“Instead of it being, ‘LGBTQ-plus is a sin or a choice or a mistake,’ it’s all under the guise of, ‘Parents should know what their kids are doing. They should know they’re in this LGTBQ group.’ But it’s the same bigotry underneath the shiny new surface.”— Kendrick Washington, director of policy advocacy at the American Civil Liberties Union of Washington
“But the language has shifted,” he said. “So, now, instead of it being, ‘LGBTQ-plus is a sin or a choice or a mistake,’ it’s all under the guise of, ‘Parents should know what their kids are doing. They should know they’re in this LGTBQ group.’ But it’s the same bigotry underneath the shiny new surface.”
Robert Pondiscio, a senior fellow at the conservative American Enterprise Institute, said it is unsurprising that some parents are raising the alarm when confronted with school-sanctioned programs or messages that go against their personal beliefs or their view of what is appropriate for a public school to promote.
“Everything that happens inside a school is by definition public, and it’s a manifestation of someone’s values,” said Pondiscio, a former teacher. “When school-presented values take on the patina of what we’re discussing as culture war — when they take an activist tinge — then you’re going to have fights.”
Fears of out-and-proud students are spreading rapidly.
In Whitehall, Mich., this April, parents grew enraged when the high school GSA club sent out a Pride week email that listed LGBTQ resources for students and staffers and included a 15-question sexual orientation test developed by psychologists. Soon, 300 parents formed a private Facebook group to oppose the email, and many showed up to vent their displeasure at a heated board meeting in June. One of the speakers, parent and pastor Tim Cross, labeled the email “pornographic,” called for consequences and asked why the school did not distribute scripture. Cross did not respond to requests for comment.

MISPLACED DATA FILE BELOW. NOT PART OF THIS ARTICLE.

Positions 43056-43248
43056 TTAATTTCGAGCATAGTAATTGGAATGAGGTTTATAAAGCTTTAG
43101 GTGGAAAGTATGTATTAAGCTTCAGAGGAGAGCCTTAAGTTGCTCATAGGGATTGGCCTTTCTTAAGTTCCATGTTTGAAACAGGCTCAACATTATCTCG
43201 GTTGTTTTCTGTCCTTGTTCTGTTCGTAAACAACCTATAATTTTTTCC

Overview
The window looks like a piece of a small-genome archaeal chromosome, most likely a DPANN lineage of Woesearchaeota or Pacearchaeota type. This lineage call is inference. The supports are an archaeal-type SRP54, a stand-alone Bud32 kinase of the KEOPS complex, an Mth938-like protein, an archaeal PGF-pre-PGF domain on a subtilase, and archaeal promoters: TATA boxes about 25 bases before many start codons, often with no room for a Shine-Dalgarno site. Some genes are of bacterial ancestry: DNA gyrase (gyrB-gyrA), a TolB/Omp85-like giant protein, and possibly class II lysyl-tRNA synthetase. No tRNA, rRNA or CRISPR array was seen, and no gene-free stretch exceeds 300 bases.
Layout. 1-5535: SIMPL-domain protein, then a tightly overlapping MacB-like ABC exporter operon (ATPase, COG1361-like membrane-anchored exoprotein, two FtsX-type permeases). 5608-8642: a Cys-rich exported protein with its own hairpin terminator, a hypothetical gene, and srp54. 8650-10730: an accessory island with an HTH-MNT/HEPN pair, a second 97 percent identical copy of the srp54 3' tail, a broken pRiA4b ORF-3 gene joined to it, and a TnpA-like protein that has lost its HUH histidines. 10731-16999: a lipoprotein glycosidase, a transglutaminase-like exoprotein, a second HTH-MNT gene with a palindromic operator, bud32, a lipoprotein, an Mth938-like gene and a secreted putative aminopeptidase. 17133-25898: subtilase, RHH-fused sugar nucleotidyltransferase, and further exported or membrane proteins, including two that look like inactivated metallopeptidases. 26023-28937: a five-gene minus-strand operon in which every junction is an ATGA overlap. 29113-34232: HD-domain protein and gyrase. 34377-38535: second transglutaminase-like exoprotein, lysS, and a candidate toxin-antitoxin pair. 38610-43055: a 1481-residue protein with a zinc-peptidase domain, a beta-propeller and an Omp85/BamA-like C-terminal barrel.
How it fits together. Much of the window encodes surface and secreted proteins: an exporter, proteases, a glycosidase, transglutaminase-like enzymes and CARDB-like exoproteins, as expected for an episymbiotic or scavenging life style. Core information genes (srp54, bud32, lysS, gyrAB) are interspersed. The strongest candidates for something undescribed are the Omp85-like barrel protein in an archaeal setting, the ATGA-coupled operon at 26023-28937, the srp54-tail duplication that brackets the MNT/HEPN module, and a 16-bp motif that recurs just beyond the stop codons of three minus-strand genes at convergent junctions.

In Tennessee, another parent group worked systematically to defeat students’ request last fall to form Lakeland Preparatory School’s first GSA club. The parents spoke out on social media and showed up at Lakeland School System board meetings to denounce the idea. One parent promised he would pull his children from the school system if the GSA club took root. Others urged that if anti-discrimination laws prevented school officials from barring the club, the school board should simply ban all student clubs. Whitehall parent and former Lakeland mayor Wyatt Bunker — who did not respond to requests for comment — said the club was proof the school system “now clearly doesn’t align with our values.”
Elsewhere, other students are grappling with other forms of parent pushback. Among those students is Landon Nelson, a gay 15-year-old who said he has been pushed and punched in the hallways of his Annandale, Minn., high school by students who dislike his sexuality. On the last day of school this year, a student shoved him into a wall, hissing, “Faggot.”
The one place Landon says he feels at home is his school’s GSA club, where he can talk to people who listen without making fun. This spring, hoping to make the rest of school more like GSA, Landon and other members decided to plaster the school with posters depicting a rainbow, a fierce-looking cardinal — the school mascot — and the words, “SAFE SPACE.”
The signs drew complaints from parents, residents, staff members and some students, according to Annandale Schools Superintendent Tim Prom. In late April, Prom informed staffers in a lengthy email that the “Safe Space” signs had to come down. The posters were “political in nature,” he wrote, and might cause “disruption to the learning environment.” The signs could run afoul of two legal considerations, he added: “One, will what is posted or worn be seen as indoctrinating our students to believe or think in a certain way. Two, would we allow anything that represents the opposite viewpoint”?